A Plea to No One

I’m not sure how to start this. Maybe I should start this with my first memories of my dad reading to me, when I was four or five, living in Colorado. I remember the room he would read to me in, but not anything about the rest of the house. And for some reason it doesn’t seem like our house.

Then I remember reading on my own, things like Goosebumps and Calvin and Hobbes. I used to devour Goosebumps. Oh, they were such horrible books. Each chapter would have a twist at the end of it. “Max crept along the hallway, the hairs on the back of his neck standing up. Suddenly, he heard a growl and a dark shape rounded the corner. Max screamed.” (Next Chapter) “…But, it was just his dog Terry, who knocked him to the ground and effusively licked his face.”

Calvin and Hobbes, of course, was not bad. Calvin and Hobbes might’ve been what made me a reader. Bill Watterson’s ability to make complex vocabulary not only accessible to children, but entertaining, still knows no equal. If I ever have kids I pray that¬†Calvin and Hobbes¬†will be strewn upon their bedroom floors.

Fast forward to high school, where I had one of only two teachers to date who’ve ever made me want to write. Which is significant, if you think about it. I’ve had a lot of teachers when you include elementary school, middle school, high school, Arizona State University, undergrad at the University of Washington, postgrad at the University of Washington, and only two in the history of my life have ever made me want to write. All the other teachers unknowingly beat it out of me. They made writing a chore. They made writing something to be feared, to be avoided. But not this man at Bainbridge High School. His name was Bob McAllister. I could try to sum up his meaning to the school and the community (and to me) with a pithy sentence, but his obituary in the Bainbridge Island Review says it best:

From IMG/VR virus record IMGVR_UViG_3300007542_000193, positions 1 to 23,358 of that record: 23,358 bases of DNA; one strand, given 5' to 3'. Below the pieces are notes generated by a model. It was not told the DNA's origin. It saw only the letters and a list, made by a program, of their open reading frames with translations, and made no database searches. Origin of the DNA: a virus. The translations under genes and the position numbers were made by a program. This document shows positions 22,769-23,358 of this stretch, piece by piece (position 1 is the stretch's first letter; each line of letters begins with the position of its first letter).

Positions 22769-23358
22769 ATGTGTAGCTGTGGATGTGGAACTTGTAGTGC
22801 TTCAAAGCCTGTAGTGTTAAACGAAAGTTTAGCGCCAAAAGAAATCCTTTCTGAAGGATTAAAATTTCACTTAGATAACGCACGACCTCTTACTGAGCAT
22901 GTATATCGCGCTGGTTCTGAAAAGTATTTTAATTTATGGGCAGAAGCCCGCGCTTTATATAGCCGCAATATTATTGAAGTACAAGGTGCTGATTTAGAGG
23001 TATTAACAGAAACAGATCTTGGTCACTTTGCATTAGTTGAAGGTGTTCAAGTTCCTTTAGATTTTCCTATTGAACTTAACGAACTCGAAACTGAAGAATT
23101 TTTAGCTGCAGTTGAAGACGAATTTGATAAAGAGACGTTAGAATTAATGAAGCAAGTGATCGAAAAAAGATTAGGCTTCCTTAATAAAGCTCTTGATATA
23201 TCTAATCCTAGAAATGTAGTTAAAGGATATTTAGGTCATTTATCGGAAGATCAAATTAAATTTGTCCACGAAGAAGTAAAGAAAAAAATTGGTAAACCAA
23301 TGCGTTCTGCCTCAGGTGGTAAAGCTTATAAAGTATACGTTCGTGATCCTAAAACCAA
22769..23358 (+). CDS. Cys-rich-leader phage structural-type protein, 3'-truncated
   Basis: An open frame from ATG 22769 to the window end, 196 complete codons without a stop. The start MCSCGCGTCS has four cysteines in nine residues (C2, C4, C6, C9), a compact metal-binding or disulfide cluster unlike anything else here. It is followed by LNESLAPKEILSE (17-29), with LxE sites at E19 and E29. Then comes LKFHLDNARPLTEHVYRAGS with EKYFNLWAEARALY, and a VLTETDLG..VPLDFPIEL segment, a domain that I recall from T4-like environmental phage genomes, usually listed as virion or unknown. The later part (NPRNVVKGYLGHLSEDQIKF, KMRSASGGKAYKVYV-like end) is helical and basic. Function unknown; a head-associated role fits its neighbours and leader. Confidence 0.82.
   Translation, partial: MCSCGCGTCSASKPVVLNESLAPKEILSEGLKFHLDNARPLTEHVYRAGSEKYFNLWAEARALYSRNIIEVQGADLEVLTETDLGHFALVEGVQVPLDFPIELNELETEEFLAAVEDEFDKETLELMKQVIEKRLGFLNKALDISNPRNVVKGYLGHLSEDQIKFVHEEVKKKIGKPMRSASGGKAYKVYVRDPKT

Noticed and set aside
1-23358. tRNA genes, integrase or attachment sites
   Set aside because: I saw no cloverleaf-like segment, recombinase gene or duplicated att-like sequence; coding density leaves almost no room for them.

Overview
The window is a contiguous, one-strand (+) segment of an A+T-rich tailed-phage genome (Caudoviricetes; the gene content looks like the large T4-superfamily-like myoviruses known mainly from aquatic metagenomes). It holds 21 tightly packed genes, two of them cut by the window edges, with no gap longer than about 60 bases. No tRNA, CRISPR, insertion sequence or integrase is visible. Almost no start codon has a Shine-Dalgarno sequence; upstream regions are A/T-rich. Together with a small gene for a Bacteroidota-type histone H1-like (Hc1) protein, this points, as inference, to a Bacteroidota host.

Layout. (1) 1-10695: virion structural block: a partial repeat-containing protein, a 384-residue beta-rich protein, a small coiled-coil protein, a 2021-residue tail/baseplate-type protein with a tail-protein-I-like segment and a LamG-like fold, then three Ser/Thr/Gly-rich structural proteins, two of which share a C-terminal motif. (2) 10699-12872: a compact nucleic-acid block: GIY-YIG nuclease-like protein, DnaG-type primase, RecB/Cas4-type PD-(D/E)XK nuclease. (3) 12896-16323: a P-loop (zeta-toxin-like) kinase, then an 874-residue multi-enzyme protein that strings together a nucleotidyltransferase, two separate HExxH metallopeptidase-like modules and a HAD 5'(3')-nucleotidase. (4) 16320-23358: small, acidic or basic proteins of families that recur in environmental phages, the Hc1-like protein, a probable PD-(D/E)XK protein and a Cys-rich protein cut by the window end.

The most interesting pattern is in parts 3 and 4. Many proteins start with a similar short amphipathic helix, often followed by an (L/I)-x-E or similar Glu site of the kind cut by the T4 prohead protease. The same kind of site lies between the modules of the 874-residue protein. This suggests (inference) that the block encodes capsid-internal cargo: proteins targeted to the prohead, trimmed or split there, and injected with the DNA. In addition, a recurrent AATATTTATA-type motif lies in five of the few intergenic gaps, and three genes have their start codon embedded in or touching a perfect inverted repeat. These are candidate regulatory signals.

“Bob McAllister, Island Treasure, poet and teaching icon, dies at 73” (full article).

I remember one day in particular we came to class and he was sitting behind his desk with his arms raised straight above his head. He looked like a praying mantis. We snickered in the manner high school kids might snicker upon seeing a teacher like this, and expected him to put his arms down at any moment. But he greeted us as he did every other morning, arms still above his head. He started teaching the class. He must have had his arms up for 45 minutes. Then, with no fanfare, almost as if he hadn’t realized they were up, he put them down.

Bob McAllister was one of two (maybe 2.5) teachers I’ve ever had who encouraged creativity, who encouraged not only a close examination of the greats, the classics, of other literature (even bad literature), but of creating something yourself.

Other than in Mr. McAllister’s class, I didn’t write much in high school.

Then I got to college at the University of Washington. I can still smell the air outside Thomson Hall that rainy June. It was a French class with a teacher named Lisa. She was tremendous. She would show us pictures of apples and bananas and chairs and windows and yell the name at us in French and we would scream it back at her just as loud. This was the summer of 2005. I had just gotten back from studying abroad in Spain. I desperately needed structure and to be surrounded by people more mature than me.This was the big leagues. Arizona State was OK, but this was the big leagues.